LONDON (Reuters) - WikiLeaks founder Julian Assange has been the subject of a sophisticated spying operation in the Ecuadorean embassy where he has been holed up since 2012, the group said on Wednesday.
“Wikileaks has uncovered an extensive spying operation against Julian Assange within the Ecuadorean embassy,” Kristinn Hrafnsson, WikiLeaks editor-in-chief said, adding that Assange’s “eviction” from the embassy could happen at any time.
Hrafnsson did not immediately give evidence for his claims. Reuters was unable to independently verify the allegations.
Assange’s relations with his hosts have chilled since Ecuador accused him of leaking information about President Lenin Moreno’s personal life. Moreno has said Assange has violated the terms of his asylum.
To some, Assange is a hero for exposing what supporters cast as abuse of power by modern states and for championing free speech. But to others, he is a dangerous rebel who has undermined the security of the United States.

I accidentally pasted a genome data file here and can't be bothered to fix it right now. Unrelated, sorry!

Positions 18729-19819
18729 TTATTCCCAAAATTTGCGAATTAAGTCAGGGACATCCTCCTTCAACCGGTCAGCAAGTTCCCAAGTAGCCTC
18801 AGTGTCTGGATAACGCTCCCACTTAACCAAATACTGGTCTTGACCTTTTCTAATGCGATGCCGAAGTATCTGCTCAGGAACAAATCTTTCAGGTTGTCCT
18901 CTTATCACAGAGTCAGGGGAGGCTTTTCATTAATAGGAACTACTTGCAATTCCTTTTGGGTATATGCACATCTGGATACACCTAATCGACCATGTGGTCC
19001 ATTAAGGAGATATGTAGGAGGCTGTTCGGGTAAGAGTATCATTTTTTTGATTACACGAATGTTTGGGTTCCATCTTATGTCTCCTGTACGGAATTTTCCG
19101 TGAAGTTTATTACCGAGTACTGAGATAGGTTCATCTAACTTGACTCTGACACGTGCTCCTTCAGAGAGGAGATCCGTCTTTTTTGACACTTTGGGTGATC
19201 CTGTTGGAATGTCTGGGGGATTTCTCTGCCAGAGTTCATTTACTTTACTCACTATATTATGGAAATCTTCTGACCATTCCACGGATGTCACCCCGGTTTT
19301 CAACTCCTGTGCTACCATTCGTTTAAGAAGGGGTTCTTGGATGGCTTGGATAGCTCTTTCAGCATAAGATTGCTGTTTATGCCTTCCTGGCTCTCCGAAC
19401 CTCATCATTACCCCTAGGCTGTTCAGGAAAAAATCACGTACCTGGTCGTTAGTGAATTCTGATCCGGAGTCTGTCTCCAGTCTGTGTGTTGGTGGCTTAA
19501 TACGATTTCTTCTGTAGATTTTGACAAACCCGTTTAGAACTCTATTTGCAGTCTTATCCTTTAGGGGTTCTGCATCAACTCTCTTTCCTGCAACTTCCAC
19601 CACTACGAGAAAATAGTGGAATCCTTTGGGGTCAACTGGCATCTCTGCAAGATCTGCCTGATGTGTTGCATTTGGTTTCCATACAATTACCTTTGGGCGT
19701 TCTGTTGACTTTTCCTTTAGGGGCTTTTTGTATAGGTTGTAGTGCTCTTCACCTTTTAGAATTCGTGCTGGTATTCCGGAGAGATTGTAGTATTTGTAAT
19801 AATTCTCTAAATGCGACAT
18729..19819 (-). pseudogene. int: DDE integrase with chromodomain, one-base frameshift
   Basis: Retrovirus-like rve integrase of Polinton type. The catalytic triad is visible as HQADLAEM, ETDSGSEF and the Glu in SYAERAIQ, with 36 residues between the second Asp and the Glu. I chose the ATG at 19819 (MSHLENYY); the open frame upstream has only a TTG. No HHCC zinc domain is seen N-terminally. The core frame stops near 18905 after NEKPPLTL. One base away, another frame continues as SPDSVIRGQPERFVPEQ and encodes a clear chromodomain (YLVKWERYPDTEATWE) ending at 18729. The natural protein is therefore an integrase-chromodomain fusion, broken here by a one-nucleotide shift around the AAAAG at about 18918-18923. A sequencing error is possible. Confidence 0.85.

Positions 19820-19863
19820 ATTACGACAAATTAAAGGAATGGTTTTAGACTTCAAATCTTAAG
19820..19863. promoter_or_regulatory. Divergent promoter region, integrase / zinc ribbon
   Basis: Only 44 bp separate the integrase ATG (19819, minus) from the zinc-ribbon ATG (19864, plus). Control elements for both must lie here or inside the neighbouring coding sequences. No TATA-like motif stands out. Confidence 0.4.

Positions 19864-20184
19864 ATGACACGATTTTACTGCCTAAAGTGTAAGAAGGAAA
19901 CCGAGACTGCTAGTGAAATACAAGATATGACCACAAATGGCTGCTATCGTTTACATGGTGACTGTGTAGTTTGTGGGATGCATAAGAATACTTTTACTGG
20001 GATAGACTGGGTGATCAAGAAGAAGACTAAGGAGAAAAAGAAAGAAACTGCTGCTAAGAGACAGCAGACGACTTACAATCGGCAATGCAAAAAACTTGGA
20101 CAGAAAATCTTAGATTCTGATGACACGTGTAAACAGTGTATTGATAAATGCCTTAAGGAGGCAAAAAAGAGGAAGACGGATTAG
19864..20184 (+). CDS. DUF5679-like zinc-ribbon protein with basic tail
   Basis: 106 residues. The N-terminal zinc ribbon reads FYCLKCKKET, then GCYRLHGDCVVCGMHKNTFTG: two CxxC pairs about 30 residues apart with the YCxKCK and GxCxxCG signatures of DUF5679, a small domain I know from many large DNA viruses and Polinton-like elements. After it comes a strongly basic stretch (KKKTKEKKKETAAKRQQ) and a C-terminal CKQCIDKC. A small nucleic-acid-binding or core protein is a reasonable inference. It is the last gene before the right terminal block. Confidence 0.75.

“We know that there was a request to hand over visitors’ logs from the embassy and video recordings from within the security cameras in the embassy,” Hrafnsson told reporters, adding that he assumed the information had been handed over to the administration of U.S. President Donald Trump.
Assange took refuge in the embassy to avoid being extradited to Sweden where authorities wanted to question him as part of a sexual assault investigation. That probe was later dropped but WikiLeaks fears the United States wants to prosecute him.
WikiLeaks angered Washington by publishing hundreds of thousands of secret U.S. diplomatic cables that laid bare often highly critical U.S. appraisals of world leaders from Russian President Vladimir Putin to members of the Saudi royal family.
Assange made international headlines in early 2010 when WikiLeaks published a classified US military video showing a 2007 attack by Apache helicopters that killed a dozen people in Baghdad, including two Reuters news staff.
Later that year, the group released over 90,000 secret documents detailing the U.S.-led military campaign in Afghanistan, followed by almost 400,000 internal US military reports detailing operations in Iraq.
More than 250,000 classified cables from US embassies followed, then almost 3 million dating back to 1973.